Late-night TV Misinforms on Teacher Salaries

Seth Meyers of the NBC talk show Late Night recently chimed in on the Detroit Public Schools controversies. And his comments have been picked up by national media, spreading a bleak portrait of the teaching profession.

Meyers focused on the compensation of teachers and said, "Clearly there is something wrong with the way our society values the work teachers do, and yet when teachers object to budget cuts or ask for increases in pay, they are dismissed and the politicians who dismiss them are often celebrated as straight-shooters."

“We often expect teachers to work for less and in worse conditions than we would work for ourselves,” Meyers said. “We think of teachers almost like volunteers.”

He continued: “Many teachers do their jobs because they love them and are committed to educating kids. But they should also be able to make a decent salary do it.”

The TV show then showed a graphic that stated that since 1999, teacher salaries fallen 8.4 percent in Michigan and cited the National Center for Education Statistics as the source.

It also stated that the average salary for a teacher in the U.S. with a bachelor’s degree and 10 years of experience is $44,900.

ForTheRecord says: Late-night TV probably isn’t the best place to get information on public education.

Teachers’ salaries in Michigan have not decreased since 1999 unless inflation is factored into the equation, something Late Night host Meyers mentioned before displaying chart that showed Michigan teachers' salaries had fallen by 8.4 percent since 1999.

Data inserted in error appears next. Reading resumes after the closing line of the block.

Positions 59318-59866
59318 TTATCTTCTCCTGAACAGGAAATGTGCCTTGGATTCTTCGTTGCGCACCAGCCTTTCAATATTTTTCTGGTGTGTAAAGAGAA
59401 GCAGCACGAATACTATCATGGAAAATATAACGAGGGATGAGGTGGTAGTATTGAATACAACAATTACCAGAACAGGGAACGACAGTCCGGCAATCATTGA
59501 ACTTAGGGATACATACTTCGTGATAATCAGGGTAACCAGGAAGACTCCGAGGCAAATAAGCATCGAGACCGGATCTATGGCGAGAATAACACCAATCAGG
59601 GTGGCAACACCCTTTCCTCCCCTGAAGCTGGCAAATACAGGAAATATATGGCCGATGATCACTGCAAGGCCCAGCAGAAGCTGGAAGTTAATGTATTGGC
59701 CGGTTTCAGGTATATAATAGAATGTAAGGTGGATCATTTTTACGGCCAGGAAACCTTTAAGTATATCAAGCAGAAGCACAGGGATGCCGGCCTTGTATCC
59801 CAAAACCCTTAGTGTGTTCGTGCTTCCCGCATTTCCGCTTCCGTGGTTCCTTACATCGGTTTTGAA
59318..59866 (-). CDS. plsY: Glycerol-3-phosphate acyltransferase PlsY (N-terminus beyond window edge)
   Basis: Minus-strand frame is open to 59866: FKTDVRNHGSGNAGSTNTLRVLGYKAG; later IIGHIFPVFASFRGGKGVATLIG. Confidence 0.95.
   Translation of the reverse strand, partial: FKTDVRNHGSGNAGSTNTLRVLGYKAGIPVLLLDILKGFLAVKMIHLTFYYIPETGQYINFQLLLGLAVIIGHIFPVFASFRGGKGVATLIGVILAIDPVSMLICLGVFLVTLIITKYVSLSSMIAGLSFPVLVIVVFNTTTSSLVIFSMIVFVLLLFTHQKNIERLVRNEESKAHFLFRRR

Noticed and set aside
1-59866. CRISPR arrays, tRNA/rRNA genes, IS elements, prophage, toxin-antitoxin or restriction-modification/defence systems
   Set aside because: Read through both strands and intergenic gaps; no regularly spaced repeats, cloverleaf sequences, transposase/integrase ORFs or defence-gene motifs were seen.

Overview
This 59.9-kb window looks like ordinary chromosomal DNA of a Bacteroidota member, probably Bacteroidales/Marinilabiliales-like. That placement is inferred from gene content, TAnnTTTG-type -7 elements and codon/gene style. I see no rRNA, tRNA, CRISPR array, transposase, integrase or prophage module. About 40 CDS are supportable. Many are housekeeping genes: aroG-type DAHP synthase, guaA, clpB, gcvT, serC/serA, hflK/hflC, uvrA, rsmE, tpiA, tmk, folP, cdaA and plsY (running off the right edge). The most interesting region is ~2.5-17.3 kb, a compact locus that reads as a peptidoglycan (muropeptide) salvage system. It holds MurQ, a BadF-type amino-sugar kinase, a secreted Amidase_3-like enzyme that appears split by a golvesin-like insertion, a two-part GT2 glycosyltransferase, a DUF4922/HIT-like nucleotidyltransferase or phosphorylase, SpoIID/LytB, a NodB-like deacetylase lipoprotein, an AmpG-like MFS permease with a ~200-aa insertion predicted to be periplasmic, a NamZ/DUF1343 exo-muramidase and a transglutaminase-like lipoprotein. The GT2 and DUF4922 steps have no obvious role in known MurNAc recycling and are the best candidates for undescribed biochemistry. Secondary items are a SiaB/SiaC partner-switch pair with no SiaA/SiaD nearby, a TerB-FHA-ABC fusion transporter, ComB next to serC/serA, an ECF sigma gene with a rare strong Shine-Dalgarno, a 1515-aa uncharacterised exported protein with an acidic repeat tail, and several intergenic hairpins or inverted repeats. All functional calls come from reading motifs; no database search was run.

According to the Michigan Department of Education, the average teachers’ salary was $47,448 in 1998-99 and $61,978 in 2014-15, the latest year for which data is available. That $47,448 in 1998-99 increases to $67,502 in 2015 after factoring in inflation. That means there was a 8.9 percent decrease in salaries, adjusted for inflation, over that 16 year period.

But more importantly, statewide average salaries can be misleading when applied to the career tracks of individual teachers. That’s because if older, more experienced teachers retire, they are often replaced by younger, less expensive teachers, which would reduce the average salary of the teaching pool without any actual teachers taking pay cuts.

Here’s an example. According to data from a Freedom of Information Act request, an actual Plymouth-Canton teacher saw her salary start at $39,954 in her first year in 2006-07. Her salary in 2014-15 was $60,346. She was covered by a union contract so her experience would have been similar to other teachers in that district. That starting salary of $39,954 would be $45,672 after factoring in inflation, which would mean after nine years of teaching, that Plymouth-Canton teacher’s salary increased by 32 percent. Yet, the average teacher salary in her district in 2007 was $64,749 ($74,015 in 2015 dollars) and increased to $65,586 in 2014-15. By going with just average teacher salary, one may incorrectly assume if inflation is factored in, that individual Plymouth-Canton teachers are earning much less since 2007.

Editor's note: This item has been changed to reflect Late Night's comments. Also, information on the average salary of Plymouth-Canton teachers was added.